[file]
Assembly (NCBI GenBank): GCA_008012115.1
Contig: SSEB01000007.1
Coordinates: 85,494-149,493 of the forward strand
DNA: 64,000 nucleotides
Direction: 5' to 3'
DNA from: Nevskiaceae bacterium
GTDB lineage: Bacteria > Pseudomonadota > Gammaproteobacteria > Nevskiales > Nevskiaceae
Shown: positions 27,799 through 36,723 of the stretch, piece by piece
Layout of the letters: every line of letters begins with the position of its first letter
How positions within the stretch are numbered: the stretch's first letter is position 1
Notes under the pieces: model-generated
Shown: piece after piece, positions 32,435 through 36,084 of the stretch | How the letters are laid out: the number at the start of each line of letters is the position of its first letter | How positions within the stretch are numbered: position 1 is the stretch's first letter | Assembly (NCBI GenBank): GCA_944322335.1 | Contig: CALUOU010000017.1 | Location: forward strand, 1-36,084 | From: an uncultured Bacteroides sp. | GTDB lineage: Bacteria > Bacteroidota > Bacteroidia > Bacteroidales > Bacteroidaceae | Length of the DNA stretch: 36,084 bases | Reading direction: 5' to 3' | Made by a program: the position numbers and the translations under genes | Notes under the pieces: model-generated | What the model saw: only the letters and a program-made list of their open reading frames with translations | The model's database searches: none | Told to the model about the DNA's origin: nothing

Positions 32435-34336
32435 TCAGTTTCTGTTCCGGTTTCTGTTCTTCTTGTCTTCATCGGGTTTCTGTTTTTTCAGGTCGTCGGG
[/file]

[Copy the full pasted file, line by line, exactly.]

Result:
Assembly (NCBI GenBank): GCA_008012115.1
Contig: SSEB01000007.1
Coordinates: 85,494-149,493 of the forward strand
DNA: 64,000 nucleotides
Direction: 5' to 3'
DNA from: Nevskiaceae bacterium
GTDB lineage: Bacteria > Pseudomonadota > Gammaproteobacteria > Nevskiales > Nevskiaceae
Shown: positions 27,799 through 36,723 of the stretch, piece by piece
Layout of the letters: every line of letters begins with the position of its first letter
How positions within the stretch are numbered: the stretch's first letter is position 1
Notes under the pieces: model-generated
Shown: piece after piece, positions 32,435 through 36,084 of the stretch | How the letters are laid out: the number at the start of each line of letters is the position of its first letter | How positions within the stretch are numbered: position 1 is the stretch's first letter | Assembly (NCBI GenBank): GCA_944322335.1 | Contig: CALUOU010000017.1 | Location: forward strand, 1-36,084 | From: an uncultured Bacteroides sp. | GTDB lineage: Bacteria > Bacteroidota > Bacteroidia > Bacteroidales > Bacteroidaceae | Length of the DNA stretch: 36,084 bases | Reading direction: 5' to 3' | Made by a program: the position numbers and the translations under genes | Notes under the pieces: model-generated | What the model saw: only the letters and a program-made list of their open reading frames with translations | The model's database searches: none | Told to the model about the DNA's origin: nothing

Positions 32435-34336
32435 TCAGTTTCTGTTCCGGTTTCTGTTCTTCTTGTCTTCATCGGGTTTCTGTTTTTTCAGGTCGTCGGG